Dozer, the bulldog

Dozer, the bulldog
Dozer: He was the best dog on the planet.

Bonding

Bonding
The author of Mark's Work with Ellie Mae

Guess who's coming for dinner

Guess who's coming for dinner
Blue heron, sitting on the dock of our pond

HappyDay Farms bees are happy bees.

HappyDay Farms bees are happy bees.
Air-borne bees

BFF's forever

BFF's forever
Margie and Ellie Mae

Tomatoes and peppers are us.

Tomatoes and peppers are us.
Spicy salsa with roasted peppers, here at HappyDay Farms

Much love, John-Bryan

Much love, John-Bryan
Eric at 26 on the left, and John-Bryan in January of 1973.

Halloween fun

Halloween fun
SmallBoy and Dancing Girl

Our house

Our house
The snow season approaches...

Mahlon Masling Blue

Mahlon Masling Blue
My friend and brother.

Mark's E-mail address

bellspringsmark@gmail.com

Thursday, April 19, 2012

Oh! How I Hate to Get up in the Morning! (Oh, How I Hate to Rise and Shine!)

This is the twenty-first in a series of episodes, detailing my dawning realization, that I have some mental issues, that I must address, or risk losing those around me, who mean so much to me.  I do not know how many installments this will entail, because I do not have an outline, for this particular avenue, that my Life has chosen to pursue.  Because I have always found writing to be therapeutic, I am going to share my journey with anyone, who cares to read along.   Believe me, I am not having that much fun.
Oh! How I Hate to Get Up in the Morning
(Oh! How I Hate to Rise and Shine ...)
Sluggishness, inertia, inactivity, inaction, slowness, torpor, torpidity, lifelessness. listlessness, languor, laziness, idleness, indolence, shiftlessness, sloth, apathy, passivity, weariness, tiredness, lassitude, fatigue, inanition, and hebetude.   
These are the synonyms that my Oxford American Writer’s Thesaurus lists for lethargy.  I italicized the ones that I think apply to the feeling of lethargy that I experienced the day of the scheduled preliminary hearing for Jamal’s assailant.  I have been experiencing degrees of lethargy all winter, but never identified it as such, until this particular occasion.
Lethargy: weakness characterized by a lack of vitality or energy.
That is the definition that I focus on, that of lack of physical energy, not mental energy.  I wrote a story, and was alert all day, except for one 45 minute nap.  But if I had had to go to Ukiah, I would have been in a world of hurt.  The scary thing is that a month ago I would have, and probably did go to Ukiah, under similar physical conditions.  Though mentally alert (as far as I am able to determine), I should not have been driving, if I felt the same way I did on the morning of the preliminary hearing.
When I first woke up, after about four hours of fitful sleep, my legs had that rubbery feeling that I get when my blood-sugar level is out of sync.  I felt as though I needed to eat, but I had had a normal meal the night before, at the normal time, and it included at least three ounces of turkey meat loaf, so there was protein.  I also had no appetite, so even thinking about having a meal, was not a comfortable thought.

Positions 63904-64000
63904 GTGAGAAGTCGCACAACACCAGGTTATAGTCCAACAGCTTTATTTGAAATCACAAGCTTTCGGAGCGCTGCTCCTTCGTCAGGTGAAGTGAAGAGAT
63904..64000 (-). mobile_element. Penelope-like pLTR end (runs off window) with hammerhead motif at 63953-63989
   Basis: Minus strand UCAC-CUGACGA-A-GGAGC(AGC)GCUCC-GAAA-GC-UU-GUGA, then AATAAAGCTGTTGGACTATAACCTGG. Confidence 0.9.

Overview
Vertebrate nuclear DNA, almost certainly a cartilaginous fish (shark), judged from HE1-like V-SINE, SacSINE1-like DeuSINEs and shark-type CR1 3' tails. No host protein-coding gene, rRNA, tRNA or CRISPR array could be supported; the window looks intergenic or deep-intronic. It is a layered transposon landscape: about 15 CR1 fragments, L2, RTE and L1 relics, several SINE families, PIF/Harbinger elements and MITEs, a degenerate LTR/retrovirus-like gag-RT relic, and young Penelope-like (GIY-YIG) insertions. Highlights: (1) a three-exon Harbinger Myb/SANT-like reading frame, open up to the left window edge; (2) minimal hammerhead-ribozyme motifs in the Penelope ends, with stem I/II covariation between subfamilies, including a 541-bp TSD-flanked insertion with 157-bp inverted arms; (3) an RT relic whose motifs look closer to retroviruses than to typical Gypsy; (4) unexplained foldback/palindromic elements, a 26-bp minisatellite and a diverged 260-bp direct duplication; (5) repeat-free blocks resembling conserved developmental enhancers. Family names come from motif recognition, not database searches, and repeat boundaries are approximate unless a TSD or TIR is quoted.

At some point I went back to the dbsalliance.com site, and reevaluated the  symptoms of depression, and found that I have more than I originally had counted.  
I have had:
changes in sleep and appetite patterns
irritability, anger, worry, agitation and/or anxiety.
loss of energy, persistent lethargy
unexplained aches and pains
Whereas I have stated up until now, that I only felt I manifested symptoms of the manic side of mood spectrum disorder, *  I now see that I also manifest the depressive side also.  This is not a warm and fuzzy realization, and with it comes all of the anxiety about the meds.  My anxiety revolves around the fact that the meds scare me.  There is not a whole lot more I can add to that.  Part of my anxiety stems from recognizing that what I thought was a mind over matter issue, I find now must also apply to physical impediments as well.  I know there is no way I could have used this mental approach to surmount the lethargy I experienced.  Fortunately, I chose to stay home, and that sufficed.  I did not require meds to handle the day, as long as I did not add the stressor of going to Ukiah.
This day was unsettling, because I was coming to grips with the connection between my lethargy and depressive symptoms.  I did have a hard time, just as I did a couple of weeks ago.  This is not getting any easier.  
One thing I need to do is get some strategies from Dr. G as to how to handle acquaintances/friends, family who either do know or do not know about this disorder and my connection to it, whatever that connection turns out to be.  I want to avoid the disclaimer approach to life.  “Hi I’m Mark, and I’m bi...”
Anyway, I thought you might like to know the state of my mental processes fresh off the thinking block.  If this explanation seems cumbersome and wordy, it’s probably because it is.  It’s the nature of the beast.  My legs were better yesterday, and seem a little better today, still.  Interesting phenomena, lethargy.  I never had a clue there was any such actual, clinical condition, and certainly did not connect it to clinical depression.
And so the unscheduled trip to Horrorland, DisneyWorld, MendoCounty  Version, continues.  I’ve had my ticket all my life, apparently, but am only getting to experience it firsthand now.  I’ll let you know if it is worth the price of admission, as soon as I figure out what that price turns out to be.  I suspect it will be quite high.  I may try to emulate that price.
* I have jettisoned the ever-popular “bipolar disorder” moniker, in favor of the more contemporary “mood spectrum disorder.”

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